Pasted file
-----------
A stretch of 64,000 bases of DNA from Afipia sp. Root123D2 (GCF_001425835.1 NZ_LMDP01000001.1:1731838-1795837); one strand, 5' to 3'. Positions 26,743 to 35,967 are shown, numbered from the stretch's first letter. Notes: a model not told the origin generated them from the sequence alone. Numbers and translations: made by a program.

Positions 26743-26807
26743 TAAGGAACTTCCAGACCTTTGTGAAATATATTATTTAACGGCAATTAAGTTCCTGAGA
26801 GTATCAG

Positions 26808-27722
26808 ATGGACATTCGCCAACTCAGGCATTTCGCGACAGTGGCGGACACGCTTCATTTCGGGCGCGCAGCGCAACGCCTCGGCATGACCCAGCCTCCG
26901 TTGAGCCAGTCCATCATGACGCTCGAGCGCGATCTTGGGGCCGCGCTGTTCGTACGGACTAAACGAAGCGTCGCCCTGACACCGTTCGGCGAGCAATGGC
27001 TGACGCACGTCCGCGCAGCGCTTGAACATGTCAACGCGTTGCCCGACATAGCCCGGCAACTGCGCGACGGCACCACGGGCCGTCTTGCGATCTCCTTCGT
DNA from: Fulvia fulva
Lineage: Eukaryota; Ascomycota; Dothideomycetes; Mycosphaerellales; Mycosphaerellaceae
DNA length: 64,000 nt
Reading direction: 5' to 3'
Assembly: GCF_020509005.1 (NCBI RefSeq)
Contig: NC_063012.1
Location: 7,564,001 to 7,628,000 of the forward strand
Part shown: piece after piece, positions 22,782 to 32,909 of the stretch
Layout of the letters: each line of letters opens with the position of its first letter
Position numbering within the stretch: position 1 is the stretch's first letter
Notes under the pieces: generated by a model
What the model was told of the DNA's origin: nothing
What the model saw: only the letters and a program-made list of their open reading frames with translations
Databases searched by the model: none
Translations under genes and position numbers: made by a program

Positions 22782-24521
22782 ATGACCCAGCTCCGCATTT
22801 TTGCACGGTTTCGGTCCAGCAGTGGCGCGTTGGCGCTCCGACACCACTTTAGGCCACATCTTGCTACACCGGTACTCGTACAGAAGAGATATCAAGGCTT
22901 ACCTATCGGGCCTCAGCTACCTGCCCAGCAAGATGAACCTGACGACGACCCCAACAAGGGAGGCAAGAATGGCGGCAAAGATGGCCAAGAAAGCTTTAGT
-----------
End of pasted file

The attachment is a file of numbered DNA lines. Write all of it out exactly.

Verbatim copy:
A stretch of 64,000 bases of DNA from Afipia sp. Root123D2 (GCF_001425835.1 NZ_LMDP01000001.1:1731838-1795837); one strand, 5' to 3'. Positions 26,743 to 35,967 are shown, numbered from the stretch's first letter. Notes: a model not told the origin generated them from the sequence alone. Numbers and translations: made by a program.

Positions 26743-26807
26743 TAAGGAACTTCCAGACCTTTGTGAAATATATTATTTAACGGCAATTAAGTTCCTGAGA
26801 GTATCAG

Positions 26808-27722
26808 ATGGACATTCGCCAACTCAGGCATTTCGCGACAGTGGCGGACACGCTTCATTTCGGGCGCGCAGCGCAACGCCTCGGCATGACCCAGCCTCCG
26901 TTGAGCCAGTCCATCATGACGCTCGAGCGCGATCTTGGGGCCGCGCTGTTCGTACGGACTAAACGAAGCGTCGCCCTGACACCGTTCGGCGAGCAATGGC
27001 TGACGCACGTCCGCGCAGCGCTTGAACATGTCAACGCGTTGCCCGACATAGCCCGGCAACTGCGCGACGGCACCACGGGCCGTCTTGCGATCTCCTTCGT
DNA from: Fulvia fulva
Lineage: Eukaryota; Ascomycota; Dothideomycetes; Mycosphaerellales; Mycosphaerellaceae
DNA length: 64,000 nt
Reading direction: 5' to 3'
Assembly: GCF_020509005.1 (NCBI RefSeq)
Contig: NC_063012.1
Location: 7,564,001 to 7,628,000 of the forward strand
Part shown: piece after piece, positions 22,782 to 32,909 of the stretch
Layout of the letters: each line of letters opens with the position of its first letter
Position numbering within the stretch: position 1 is the stretch's first letter
Notes under the pieces: generated by a model
What the model was told of the DNA's origin: nothing
What the model saw: only the letters and a program-made list of their open reading frames with translations
Databases searched by the model: none
Translations under genes and position numbers: made by a program

Positions 22782-24521
22782 ATGACCCAGCTCCGCATTT
22801 TTGCACGGTTTCGGTCCAGCAGTGGCGCGTTGGCGCTCCGACACCACTTTAGGCCACATCTTGCTACACCGGTACTCGTACAGAAGAGATATCAAGGCTT
22901 ACCTATCGGGCCTCAGCTACCTGCCCAGCAAGATGAACCTGACGACGACCCCAACAAGGGAGGCAAGAATGGCGGCAAAGATGGCCAAGAAAGCTTTAGT